Middle East & North Africa

UAE committed to a sustainable future, says Al-Zeyoudi

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UAE committed to a sustainable future, says Al-Zeyoudi

ABU DHABI, Apr 17 2018 (WAM) - Dr. Thani bin Ahmed Al-Zeyoudi, UAE Minister of Climate Change and Environment, delivered a ministerial address at the Green Business Summit 2018, underlining the numerous sustainability initiatives and environmental programmes being developed and implemented in the UAE. He emphasised that the UAE is well aware of the future impact of climate change and is firmly committed to the Paris Agreement. He said that last year the UAE launched its National Climate Change Plan, at the heart of which is the target of generating 27 percent of the country’s energy from clean sources by 2021, and 50 percent by 2050.

The minister also stressed the pivotal role played by the private sector in this transition and how the UAE government is advancing public-private partnerships across numerous sectors to incentivise sustainable practices and support green innovation. He went on to offer a few examples of sustainable initiatives taking place in the UAE, such as DP World’s launch of the Middle East’s largest solar rooftop project.

"Sustainability and green business are the defining issues, the defining themes of our time. It has been roughly two years since the Paris Agreement when the world agreed to cap global emissions to limit climate change and global warming, and it has been two and a half years since the Sustainable Development Goals were ratified by the United Nations. These are rightly seen as seminal moments, a sea-change in our thinking on societies and development. Today we will be asking, how much progress has been made?"
The Green Business Summit 2018 opened in Abu Dhabi on Tuesday with a keynote address by Charles Goddard, The Economist Intelligence Unit’s Asia-Pacific Editorial Director, who welcomed attendees and highlighted the significant opportunities and challenges faced by business leaders, policymakers, and investors as nations around the world strive to adopt sustainable development practices.

Organised by The Economist Events, part of the global English-language weekly newspaper, the first-of-its-kind summit took place at the Rosewood Hotel, Abu Dhabi.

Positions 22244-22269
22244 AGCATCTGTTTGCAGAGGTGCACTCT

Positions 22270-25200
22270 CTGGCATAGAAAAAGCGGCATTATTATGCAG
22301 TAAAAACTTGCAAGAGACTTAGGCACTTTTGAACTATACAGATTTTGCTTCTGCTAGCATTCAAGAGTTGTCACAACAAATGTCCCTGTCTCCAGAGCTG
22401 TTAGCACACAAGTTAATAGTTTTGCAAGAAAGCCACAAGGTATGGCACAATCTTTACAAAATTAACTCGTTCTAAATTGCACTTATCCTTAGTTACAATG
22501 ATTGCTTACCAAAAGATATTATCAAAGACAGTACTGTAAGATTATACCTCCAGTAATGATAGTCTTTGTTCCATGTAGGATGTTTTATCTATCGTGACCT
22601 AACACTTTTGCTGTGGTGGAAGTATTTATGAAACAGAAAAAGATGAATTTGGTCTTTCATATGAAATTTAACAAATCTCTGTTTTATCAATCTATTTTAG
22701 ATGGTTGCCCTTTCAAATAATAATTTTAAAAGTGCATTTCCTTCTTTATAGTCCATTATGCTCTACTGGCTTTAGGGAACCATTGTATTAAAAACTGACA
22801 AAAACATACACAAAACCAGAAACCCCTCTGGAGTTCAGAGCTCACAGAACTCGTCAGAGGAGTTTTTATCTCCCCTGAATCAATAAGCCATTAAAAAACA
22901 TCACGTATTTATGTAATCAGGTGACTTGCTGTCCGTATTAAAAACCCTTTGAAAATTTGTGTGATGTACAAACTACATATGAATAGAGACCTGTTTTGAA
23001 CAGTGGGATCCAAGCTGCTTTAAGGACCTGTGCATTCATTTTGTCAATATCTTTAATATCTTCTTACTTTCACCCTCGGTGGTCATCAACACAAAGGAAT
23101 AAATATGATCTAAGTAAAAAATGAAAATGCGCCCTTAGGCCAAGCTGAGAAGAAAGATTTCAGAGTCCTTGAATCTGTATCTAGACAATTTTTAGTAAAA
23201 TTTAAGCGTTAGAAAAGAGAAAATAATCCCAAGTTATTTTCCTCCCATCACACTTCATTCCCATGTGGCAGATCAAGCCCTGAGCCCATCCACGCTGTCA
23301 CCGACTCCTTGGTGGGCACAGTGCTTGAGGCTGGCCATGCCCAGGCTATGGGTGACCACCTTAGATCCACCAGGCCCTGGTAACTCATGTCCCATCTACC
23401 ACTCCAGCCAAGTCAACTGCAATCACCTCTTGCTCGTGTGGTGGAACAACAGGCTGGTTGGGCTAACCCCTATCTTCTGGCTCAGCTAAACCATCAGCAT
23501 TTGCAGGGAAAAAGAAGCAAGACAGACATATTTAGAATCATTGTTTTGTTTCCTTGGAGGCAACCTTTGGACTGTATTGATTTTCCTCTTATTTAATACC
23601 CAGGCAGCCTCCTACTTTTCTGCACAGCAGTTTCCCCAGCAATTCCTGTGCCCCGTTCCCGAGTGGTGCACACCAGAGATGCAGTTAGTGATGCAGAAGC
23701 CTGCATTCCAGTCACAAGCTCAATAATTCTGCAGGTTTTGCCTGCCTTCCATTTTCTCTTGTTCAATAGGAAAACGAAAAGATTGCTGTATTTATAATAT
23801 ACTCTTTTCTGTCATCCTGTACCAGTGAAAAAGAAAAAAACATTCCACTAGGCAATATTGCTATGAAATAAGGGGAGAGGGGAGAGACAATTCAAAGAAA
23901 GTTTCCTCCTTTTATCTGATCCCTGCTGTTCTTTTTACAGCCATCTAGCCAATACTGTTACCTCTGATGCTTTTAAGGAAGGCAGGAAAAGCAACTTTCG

Speaking at the conference, Goddard said, “Sustainability and green business are the defining issues, the defining themes of our time. It has been roughly two years since the Paris Agreement when the world agreed to cap global emissions to limit climate change and global warming, and it has been two and a half years since the Sustainable Development Goals were ratified by the United Nations. These are rightly seen as seminal moments, a sea-change in our thinking on societies and development. Today we will be asking, how much progress has been made?”

Speaking on the subject of green business, he added, “On the important transition of business, there has been some gathering progress in terms of sustainability. Corporate commitments have been made and are beginning to be met. However, despite these positive developments, progress remains fragmented and quite piece-meal. The task ahead is quite daunting.”

Speaking during the first business panel of the day, titled “From responsibility to leadership,” Razan Khalifa Al Mubarak, Secretary-General of the Environment Agency – Abu Dhabi, EAD, said, “I think we can do more with the private sector, which is why I am here today; it gives us at the Environment Agency a chance to better understand the needs and challenges faced by businesses.”

Commenting on the evolving role of EAD, she added, “It is one thing when government agencies are the only ones responsible for safeguarding the environment, and it is another thing when the private sector shares responsibility for monitoring its impact. Sharing the task of protecting the environment with the private sector increases awareness and understanding of environmental regulation and leads to better outcomes and a cleaner, safer environment for us all this is one of the many ways we can move the needle from compliance to beyond compliance and towards innovation. At the heart of this transition are public-private partnerships, which enable continuous improvement and kick-start innovation.”

Discussing the occasional tension between businesses and environmental protection, Khaleefa Salem Al Mansouri, Under-Secretary of Abu Dhabi’s Department of Economic Development, DED, said, “Sometimes there is a clash between business objectives and maintaining and respecting the environment. However, over the past ten years, we have focused on achieving our economic objectives while at the same time protecting the environment. It is always a challenge, but we are working to find the right formula for businesses and industries to grow while mitigating their impact on the environment.”

Siim Kiisler, Estonia’s Minister of Environment, and Khaled Mohamed Fahmy Abdel Aal, Egypt’s Minister of Environment, hosted a panel discussion on the politics of change. They discussed how policymakers can cultivate sustainable practices through regulatory frameworks and partnerships with the private sector that encourage environmental innovation.

 

WAM/Rola Alghoul/Nour Salman/Tariq alfaham

 
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